After every group has collected their data, I have the class compile their data on the main board in the class. Each group writes whether the experiment gained or lost mass and if so, how much? The data will not be perfect. You can usually spot which groups forgot to account for the mass of a test tube or beaker and use it as an opportunity to talk about sources of error. Once we have established the mass change for each experiment, we whiteboard a before and after particle diagram for each mini experiment.

During this whiteboard session I ask students, “how are you going to show if the mass changed or stayed the same?” This is where students make the connection that the number of particles represents the mass. If the system gained mass, it must have gained particles. If the system lost mass, it must have lost particles. Students can then answer the questions, “where did the extra particles come from?” or “where did the particles go?” These questions can lead to a discussion on “what is a system?” and “what are open and closed systems?” After we have established particle diagrams for each mini-experiment, I ask students to come up with a definition for the Law of Conservation of Mass. The class usually comes up with something like “the total number of particles stays the same in a closed system.”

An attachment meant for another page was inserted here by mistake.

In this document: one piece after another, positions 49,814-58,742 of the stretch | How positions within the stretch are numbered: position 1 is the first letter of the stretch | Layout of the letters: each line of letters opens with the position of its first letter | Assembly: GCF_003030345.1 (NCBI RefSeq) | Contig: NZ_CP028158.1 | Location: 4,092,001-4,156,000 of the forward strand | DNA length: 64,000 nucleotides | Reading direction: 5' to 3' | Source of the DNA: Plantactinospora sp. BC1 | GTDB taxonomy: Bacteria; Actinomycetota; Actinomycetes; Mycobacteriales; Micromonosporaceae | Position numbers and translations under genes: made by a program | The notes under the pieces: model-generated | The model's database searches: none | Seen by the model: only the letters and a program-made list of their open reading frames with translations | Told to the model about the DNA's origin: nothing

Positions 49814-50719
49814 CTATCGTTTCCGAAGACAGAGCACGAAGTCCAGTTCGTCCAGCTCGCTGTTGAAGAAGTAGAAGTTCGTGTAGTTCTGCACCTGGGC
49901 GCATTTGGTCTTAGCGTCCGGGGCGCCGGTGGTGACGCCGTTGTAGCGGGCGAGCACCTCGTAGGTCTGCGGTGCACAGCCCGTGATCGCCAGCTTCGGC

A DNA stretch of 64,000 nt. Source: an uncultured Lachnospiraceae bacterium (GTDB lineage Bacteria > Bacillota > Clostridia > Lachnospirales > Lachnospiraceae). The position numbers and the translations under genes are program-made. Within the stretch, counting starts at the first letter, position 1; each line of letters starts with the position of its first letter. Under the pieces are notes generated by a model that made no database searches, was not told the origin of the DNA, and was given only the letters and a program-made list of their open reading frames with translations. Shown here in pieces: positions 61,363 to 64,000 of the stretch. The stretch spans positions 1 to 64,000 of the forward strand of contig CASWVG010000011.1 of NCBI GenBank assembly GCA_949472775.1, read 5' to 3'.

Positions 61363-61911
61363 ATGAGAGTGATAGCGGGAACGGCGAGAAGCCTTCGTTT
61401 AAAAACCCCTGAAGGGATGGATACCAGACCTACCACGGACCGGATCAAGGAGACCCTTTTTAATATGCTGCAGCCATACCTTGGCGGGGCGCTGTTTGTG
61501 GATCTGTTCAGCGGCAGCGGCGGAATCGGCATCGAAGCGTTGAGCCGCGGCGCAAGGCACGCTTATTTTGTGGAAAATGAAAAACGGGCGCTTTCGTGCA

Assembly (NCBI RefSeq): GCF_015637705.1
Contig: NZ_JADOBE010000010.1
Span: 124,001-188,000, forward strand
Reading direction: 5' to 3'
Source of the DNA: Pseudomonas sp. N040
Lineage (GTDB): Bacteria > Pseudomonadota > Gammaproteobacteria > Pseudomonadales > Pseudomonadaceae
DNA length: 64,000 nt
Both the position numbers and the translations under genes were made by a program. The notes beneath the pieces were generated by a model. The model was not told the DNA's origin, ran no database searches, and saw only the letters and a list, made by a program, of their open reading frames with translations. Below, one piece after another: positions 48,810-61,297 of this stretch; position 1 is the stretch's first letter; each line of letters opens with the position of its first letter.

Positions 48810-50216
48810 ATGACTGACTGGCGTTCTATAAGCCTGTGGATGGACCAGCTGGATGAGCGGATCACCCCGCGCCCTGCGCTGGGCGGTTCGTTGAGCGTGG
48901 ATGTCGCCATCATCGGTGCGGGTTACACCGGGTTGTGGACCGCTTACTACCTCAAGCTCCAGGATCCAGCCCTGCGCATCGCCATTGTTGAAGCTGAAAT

Now that we have established that the number of particles represents the mass, we can move on to density.

**Mass and Volume Lab**

I introduce the concept of density with a set of density balls I got from Education Innovations.

The two balls have the same mass but the smaller one *feels* heavier than the larger one. I ask students to account for this observation by drawing particle diagrams of both balls. I do not give this explanation the name “density” yet. We simply discuss it in terms of “the mass to volume ratio.”